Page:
BIG BAY - For many people, the thought of school lunch brings back memories of mystery meat. But at the close-knit Powell Township School, a new approach to school nutrition has been taken.
A few years ago, the district's school board decided breakfast should be available to all students, should they choose to take it. Since then, the school has been self-funding a breakfast program, Superintendent Sam Oslund said.
Then, about two years ago, a conscious choice was made to steer the lunch program in a healthier direction, he said.
Powell Township Schools Superintendent Sam Oslund sits and talks with kindergarteners, from left, Kyler Young, Nicholas Rader and Quincy Scheidt, while they enjoy breakfast before the start of the school day recently. (Journal photo by Claire Abent)
Powell Township students enjoy a number of food options during breakfast before heading out for their morning walk. (Journal photo by Claire Abent)
The program switched to whole grains across the board, including bread, pasta and pizza crust. Students are offered a choice of four fruits everyday, one of which is always fresh. A stocked, salad bar with fresh greens, produce and low-fat dressings is always available to students at lunchtime.
But what students aren't eating in the lunchroom is white bread, white pasta, fried foods or sugar-laden desserts. Slowly, sugary cereals are being withdrawn from the breakfast program and chocolate milk has been removed as a breakfast option. Processed foods are kept to a minimum.
The food at Powell Township is made by one person, Shelly Beaudry, in a single kitchen. There is no central kitchen or transporting of meals. Everyday, the food is cooked fresh.
And the students find the program appealing; almost all of them eat a school lunch everyday.
Although some of the healthy swaps haven't met with universal approval, Beaudry said the salad bar and the fruit are typically popular. When students want seconds, they are instructed to go to the salad bar first, she said
"I feel good about the fact that we're offering healthy choices here," Oslund said, adding that having an enrollment of 53 students - pre-kindergarten through eighth-grade all housed in one building - helps to make the programs workable.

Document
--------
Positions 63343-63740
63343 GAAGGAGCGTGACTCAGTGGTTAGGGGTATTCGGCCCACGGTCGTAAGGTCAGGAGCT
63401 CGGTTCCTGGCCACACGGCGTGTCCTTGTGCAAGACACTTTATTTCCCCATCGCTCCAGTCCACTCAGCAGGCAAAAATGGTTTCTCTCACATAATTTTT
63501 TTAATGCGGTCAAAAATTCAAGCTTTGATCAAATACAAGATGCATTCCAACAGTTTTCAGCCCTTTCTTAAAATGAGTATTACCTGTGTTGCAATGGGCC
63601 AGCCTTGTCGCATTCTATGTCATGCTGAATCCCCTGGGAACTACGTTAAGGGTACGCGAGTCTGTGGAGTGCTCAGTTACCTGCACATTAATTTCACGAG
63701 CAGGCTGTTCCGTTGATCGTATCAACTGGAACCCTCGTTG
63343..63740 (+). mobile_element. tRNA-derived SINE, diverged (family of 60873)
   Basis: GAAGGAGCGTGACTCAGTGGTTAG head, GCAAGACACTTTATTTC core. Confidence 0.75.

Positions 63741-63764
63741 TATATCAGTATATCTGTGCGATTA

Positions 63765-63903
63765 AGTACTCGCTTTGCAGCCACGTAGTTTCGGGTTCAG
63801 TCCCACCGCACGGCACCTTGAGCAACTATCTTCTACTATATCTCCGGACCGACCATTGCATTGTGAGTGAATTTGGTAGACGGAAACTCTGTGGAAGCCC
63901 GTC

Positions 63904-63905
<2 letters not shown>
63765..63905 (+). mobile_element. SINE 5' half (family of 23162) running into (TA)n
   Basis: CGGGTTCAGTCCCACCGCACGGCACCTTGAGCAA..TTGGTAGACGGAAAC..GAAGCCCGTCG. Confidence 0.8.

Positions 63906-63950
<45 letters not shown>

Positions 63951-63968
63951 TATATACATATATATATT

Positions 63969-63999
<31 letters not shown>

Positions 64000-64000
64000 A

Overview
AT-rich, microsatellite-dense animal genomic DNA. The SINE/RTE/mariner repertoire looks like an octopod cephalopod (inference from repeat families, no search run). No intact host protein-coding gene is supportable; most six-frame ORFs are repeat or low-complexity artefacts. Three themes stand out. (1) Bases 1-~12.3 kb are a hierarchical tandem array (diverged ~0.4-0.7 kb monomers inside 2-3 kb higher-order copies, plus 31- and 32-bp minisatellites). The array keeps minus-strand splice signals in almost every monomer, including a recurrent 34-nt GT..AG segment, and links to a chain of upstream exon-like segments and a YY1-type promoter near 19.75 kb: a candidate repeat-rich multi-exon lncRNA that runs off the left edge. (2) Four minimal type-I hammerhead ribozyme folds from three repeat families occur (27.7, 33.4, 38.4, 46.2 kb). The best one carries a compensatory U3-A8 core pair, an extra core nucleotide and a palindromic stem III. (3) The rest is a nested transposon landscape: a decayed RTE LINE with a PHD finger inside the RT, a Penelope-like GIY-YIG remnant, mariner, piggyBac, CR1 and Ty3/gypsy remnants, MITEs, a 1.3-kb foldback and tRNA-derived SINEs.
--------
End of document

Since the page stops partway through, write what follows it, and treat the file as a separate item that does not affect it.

Although she hasn't experienced other lunch programs to compare, sixth-grader Deni Peterson said she likes the options the salad bar offers.
"I know that if I don't like something at lunch, I can always go to the salad bar and get peaches," she said.
Beaudry noted that after students leave Powell Township for high school, they often return to tell her how much they miss the lunch program.
"I always tell them they can always come back and have lunch," she said.
But there is an important, second component that contributes to the wellness of students at the school in Big Bay. Every morning, rain or shine or snow, the students head outside for a bit of exercise to begin their day.
Students in first- through fourth-grade walk a half a mile and the older students, in grades five through eight, walk a full mile. Only extremely low temperatures keep them from going outside.
A few years ago, the idea came from some very health-conscious teachers because at the time there was no physical education program, Oslund said. Since it has begun, it has created an opportunity not only for students to exercise, but also to communicate with their teachers.
"I just see that as a real opportunity for the kids to get started in the morning," Oslund said. "We just feel that it's an enhancer to the instructional time because it gets their minds and bodies active in the morning ... and it's an opportunity for kids to communicate with adults in an entirely different atmosphere."
The students say they appreciate the daily morning walk.
"I really like walking everyday because it wakes you up in the morning," sixth-grader Bethany Wright said.
Peterson said she can also see the benefit in the classroom.
"When you get into the class, you don't have as much energy so you can concentrate more," she said.
While it may be difficult to measure with any certainty the affect these healthier choices have on students, Oslund said he whole-heartily believes in the programs. He points out the young children who are already making good choices about food.
"We've got 4- and 5-year-olds going to the salad bar and getting their own things," he said. "So I truly do believe that has an impact on them."
Claire Abent can be reached at 906-228-2500, ext. 250. Her e-mail address is firstname.lastname@example.org.